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Arizona Cardinals quick-hits: Veterans report for coronavirus testing

Arizona Cardinals head coach Kliff Kingsbury speaks to reporters on a Zoom call on Tuesday, July 28, 2020, as training camp testing for veterans begins. (Screenshot)

NFL training camps, or at least the beginnings of them, officially opened on Tuesday.

For the Arizona Cardinals, veterans began the first round of testing at the team’s practice facility in Tempe. Arizona head coach Kliff Kingsbury, entering his second season, spoke to reporters with the still-fluid logistics caused by a pandemic dictating every decision.

Here is a quick-hit list of notes from Kingsbury’s press conference over Zoom.

How will the NFL get through the season amid a pandemic?

Kingsbury would rather be making proclamations about the viability of a playcall — or taking the blame for it — than putting on his virology hat. Still, he knows that the NFL’s health protocols must be taken very seriously.

“You have another sport (in MLB) that’s going through it right now, in-season, that you can point to,” he said. “I mentioned it earlier, it’s going to take everybody: young, old. If you’re not learning from these other sport leagues, then you’re missing out.

“I think solidarity across the league (is key). It’s going to take everybody doing the right thing all the time to make this happen.”

No Cardinals opting out — yet

As several prominent players across the NFL opted out of the 2020 season due to their personal health concerns, or those involving family members, Kingsbury had yet to speak with an Arizona player who was not ready to take part in the season.

Of course, that could change. The deadline for players to take an opt-out stipend is this Monday, but there are avenues to sit out beyond that.

“I haven’t had a discussion with a player that’s brought that up yet,” Kingsbury said. “This is uncharted territory … it’s fluid, it’s day-to-day.”

Separating the QBs

Arizona’s head coach suggested that the Cardinals might end up splitting their quarterback room, keeping starter Kyler Murray and backup Brett Hundley away from one another in the case that one of them comes down with coronavirus.

“We’ve had those discussions, I think, at multiple positions,” Kingsbury said. “What is the best way to handle that? I do feel like there are some positives to that, obviously, with trying to handle this season and what’s going on.”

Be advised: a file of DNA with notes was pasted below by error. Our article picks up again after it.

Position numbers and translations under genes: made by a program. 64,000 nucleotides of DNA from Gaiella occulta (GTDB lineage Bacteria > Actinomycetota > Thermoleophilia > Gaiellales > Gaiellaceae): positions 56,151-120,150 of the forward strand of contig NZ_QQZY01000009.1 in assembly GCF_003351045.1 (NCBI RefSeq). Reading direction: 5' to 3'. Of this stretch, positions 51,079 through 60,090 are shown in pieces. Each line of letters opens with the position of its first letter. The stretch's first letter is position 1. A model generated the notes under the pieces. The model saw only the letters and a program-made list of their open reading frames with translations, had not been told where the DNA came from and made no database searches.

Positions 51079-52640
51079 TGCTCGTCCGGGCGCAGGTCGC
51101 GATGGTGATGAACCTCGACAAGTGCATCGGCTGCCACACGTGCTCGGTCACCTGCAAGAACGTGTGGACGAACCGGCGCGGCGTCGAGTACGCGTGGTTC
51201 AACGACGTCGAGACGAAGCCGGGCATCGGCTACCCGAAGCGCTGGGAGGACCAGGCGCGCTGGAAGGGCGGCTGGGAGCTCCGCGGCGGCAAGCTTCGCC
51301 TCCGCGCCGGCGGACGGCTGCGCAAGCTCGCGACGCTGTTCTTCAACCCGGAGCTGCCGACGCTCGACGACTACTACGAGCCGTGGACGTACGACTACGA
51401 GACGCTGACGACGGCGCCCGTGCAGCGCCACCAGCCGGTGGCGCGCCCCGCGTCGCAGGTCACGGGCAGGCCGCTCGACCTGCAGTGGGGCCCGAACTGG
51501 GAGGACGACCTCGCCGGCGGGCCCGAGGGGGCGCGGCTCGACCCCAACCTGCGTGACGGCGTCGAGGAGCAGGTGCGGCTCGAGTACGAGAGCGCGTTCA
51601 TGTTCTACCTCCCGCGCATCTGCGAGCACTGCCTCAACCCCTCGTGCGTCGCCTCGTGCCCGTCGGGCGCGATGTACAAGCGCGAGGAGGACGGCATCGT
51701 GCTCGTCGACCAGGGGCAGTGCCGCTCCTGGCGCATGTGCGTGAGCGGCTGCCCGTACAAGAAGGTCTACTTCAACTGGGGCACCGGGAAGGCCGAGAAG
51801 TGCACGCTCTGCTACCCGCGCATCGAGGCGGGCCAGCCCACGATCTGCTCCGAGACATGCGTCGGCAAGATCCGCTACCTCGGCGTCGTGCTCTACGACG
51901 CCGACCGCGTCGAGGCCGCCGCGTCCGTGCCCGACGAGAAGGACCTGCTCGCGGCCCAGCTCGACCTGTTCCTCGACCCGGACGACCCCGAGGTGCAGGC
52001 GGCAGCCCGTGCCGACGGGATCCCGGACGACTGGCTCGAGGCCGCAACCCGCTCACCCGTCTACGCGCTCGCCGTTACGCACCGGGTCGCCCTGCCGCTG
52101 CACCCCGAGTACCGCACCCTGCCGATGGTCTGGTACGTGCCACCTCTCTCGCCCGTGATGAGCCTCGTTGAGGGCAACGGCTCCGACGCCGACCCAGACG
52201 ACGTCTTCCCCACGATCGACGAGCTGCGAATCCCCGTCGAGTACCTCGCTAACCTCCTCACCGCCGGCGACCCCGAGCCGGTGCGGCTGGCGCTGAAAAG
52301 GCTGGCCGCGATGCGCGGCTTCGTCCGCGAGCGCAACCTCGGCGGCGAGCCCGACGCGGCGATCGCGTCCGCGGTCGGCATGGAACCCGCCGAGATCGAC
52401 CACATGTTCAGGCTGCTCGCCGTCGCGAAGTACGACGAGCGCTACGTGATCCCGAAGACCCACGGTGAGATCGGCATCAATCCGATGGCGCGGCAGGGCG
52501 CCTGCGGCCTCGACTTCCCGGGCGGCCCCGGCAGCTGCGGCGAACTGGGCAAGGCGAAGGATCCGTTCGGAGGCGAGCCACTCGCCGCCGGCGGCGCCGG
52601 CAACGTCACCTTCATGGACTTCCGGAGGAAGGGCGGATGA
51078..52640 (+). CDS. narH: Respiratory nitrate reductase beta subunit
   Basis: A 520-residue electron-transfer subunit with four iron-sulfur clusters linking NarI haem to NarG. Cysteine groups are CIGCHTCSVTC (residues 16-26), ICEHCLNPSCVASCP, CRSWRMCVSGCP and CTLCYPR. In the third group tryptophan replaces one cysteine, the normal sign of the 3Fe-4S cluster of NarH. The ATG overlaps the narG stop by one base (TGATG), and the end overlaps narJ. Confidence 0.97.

Speaking of which:

Cardinals indeed like QB Chris Streveler

The Cardinals wasted no time to get down to the 80-man roster limit by waiving 10 players over the weekend. Among them was Drew Anderson, a promising arm and athlete who spent much of his rookie season with Arizona in 2019.

The reasoning for the cut: The team damn well likes what third-string quarterback Chris Streveler brings to the table. A CFL champion a year back, he is expected to bring gadget potential to the position considering his running — and maybe pass-catching — abilities.

“He’s an athletic guy who can do a bunch of different things. We wanted to get a good look at him. Drew was a casualty of that negotiation than anything else,” Kingsbury said.

Gilbert the favorite at RT

Justin Murray, Kelvin Beachum, Josh Jones: All are options to start opposite left tackle D.J. Humphries. But it sounds like the Cardinals would really like for Marcus Gilbert to be the guy.

He is coming off a season-ending knee injury and has just 12 games of NFL action in the past three full seasons, but Arizona thought he was the best offensive lineman in 2019 camp before he got hurt.

“If he can start off at that level then he’s going to slide right back there at right,” Kingsbury said. “We expect Marcus to slide right in there and do a great job right away.”

Kingsbury added that Gilbert’s long rest period has him feeling healthy as he’s been in some time.

And by the way, the Cardinals do not expect anyone to enter training camp on the Physically Unable to Perform list.

Training camp outlook

Arizona expects to go through testing rounds at its home base in Tempe through Aug. 9. Then the Cardinals will head to State Farm Stadium for on-field work, though Kingsbury expects that in a best-case scenario, it won’t ramp up immediately.

Players will have an option of whether to hole up at the nearby hotel or to commute to and from their homes and the Glendale stadium.

The team will go through a mix of virtual meetings and in-house gatherings to limit interactions and the potential for the spread of the virus.

Phillips Law Group

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